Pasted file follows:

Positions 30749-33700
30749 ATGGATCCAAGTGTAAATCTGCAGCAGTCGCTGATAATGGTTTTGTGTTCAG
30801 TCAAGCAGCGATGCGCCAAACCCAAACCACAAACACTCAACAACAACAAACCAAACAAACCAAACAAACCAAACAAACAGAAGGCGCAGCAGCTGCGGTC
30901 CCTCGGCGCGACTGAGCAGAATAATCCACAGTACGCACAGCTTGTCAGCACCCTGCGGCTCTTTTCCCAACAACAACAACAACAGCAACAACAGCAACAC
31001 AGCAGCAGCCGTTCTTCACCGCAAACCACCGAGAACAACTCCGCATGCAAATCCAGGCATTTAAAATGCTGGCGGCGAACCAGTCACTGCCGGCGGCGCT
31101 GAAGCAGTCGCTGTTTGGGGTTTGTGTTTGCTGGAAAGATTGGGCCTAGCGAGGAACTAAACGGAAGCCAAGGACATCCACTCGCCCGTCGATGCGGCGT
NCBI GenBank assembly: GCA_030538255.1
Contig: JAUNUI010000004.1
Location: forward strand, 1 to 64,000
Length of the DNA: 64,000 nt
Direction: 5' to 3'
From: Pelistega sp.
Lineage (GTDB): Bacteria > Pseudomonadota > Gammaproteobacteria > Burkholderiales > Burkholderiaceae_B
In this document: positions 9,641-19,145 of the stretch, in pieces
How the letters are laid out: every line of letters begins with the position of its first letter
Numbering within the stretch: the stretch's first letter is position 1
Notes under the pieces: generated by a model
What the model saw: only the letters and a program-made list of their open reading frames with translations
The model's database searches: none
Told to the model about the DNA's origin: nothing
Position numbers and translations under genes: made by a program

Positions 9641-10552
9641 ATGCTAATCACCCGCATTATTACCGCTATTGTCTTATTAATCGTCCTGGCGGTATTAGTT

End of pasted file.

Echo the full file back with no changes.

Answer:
Positions 30749-33700
30749 ATGGATCCAAGTGTAAATCTGCAGCAGTCGCTGATAATGGTTTTGTGTTCAG
30801 TCAAGCAGCGATGCGCCAAACCCAAACCACAAACACTCAACAACAACAAACCAAACAAACCAAACAAACCAAACAAACAGAAGGCGCAGCAGCTGCGGTC
30901 CCTCGGCGCGACTGAGCAGAATAATCCACAGTACGCACAGCTTGTCAGCACCCTGCGGCTCTTTTCCCAACAACAACAACAACAGCAACAACAGCAACAC
31001 AGCAGCAGCCGTTCTTCACCGCAAACCACCGAGAACAACTCCGCATGCAAATCCAGGCATTTAAAATGCTGGCGGCGAACCAGTCACTGCCGGCGGCGCT
31101 GAAGCAGTCGCTGTTTGGGGTTTGTGTTTGCTGGAAAGATTGGGCCTAGCGAGGAACTAAACGGAAGCCAAGGACATCCACTCGCCCGTCGATGCGGCGT
NCBI GenBank assembly: GCA_030538255.1
Contig: JAUNUI010000004.1
Location: forward strand, 1 to 64,000
Length of the DNA: 64,000 nt
Direction: 5' to 3'
From: Pelistega sp.
Lineage (GTDB): Bacteria > Pseudomonadota > Gammaproteobacteria > Burkholderiales > Burkholderiaceae_B
In this document: positions 9,641-19,145 of the stretch, in pieces
How the letters are laid out: every line of letters begins with the position of its first letter
Numbering within the stretch: the stretch's first letter is position 1
Notes under the pieces: generated by a model
What the model saw: only the letters and a program-made list of their open reading frames with translations
The model's database searches: none
Told to the model about the DNA's origin: nothing
Position numbers and translations under genes: made by a program

Positions 9641-10552
9641 ATGCTAATCACCCGCATTATTACCGCTATTGTCTTATTAATCGTCCTGGCGGTATTAGTT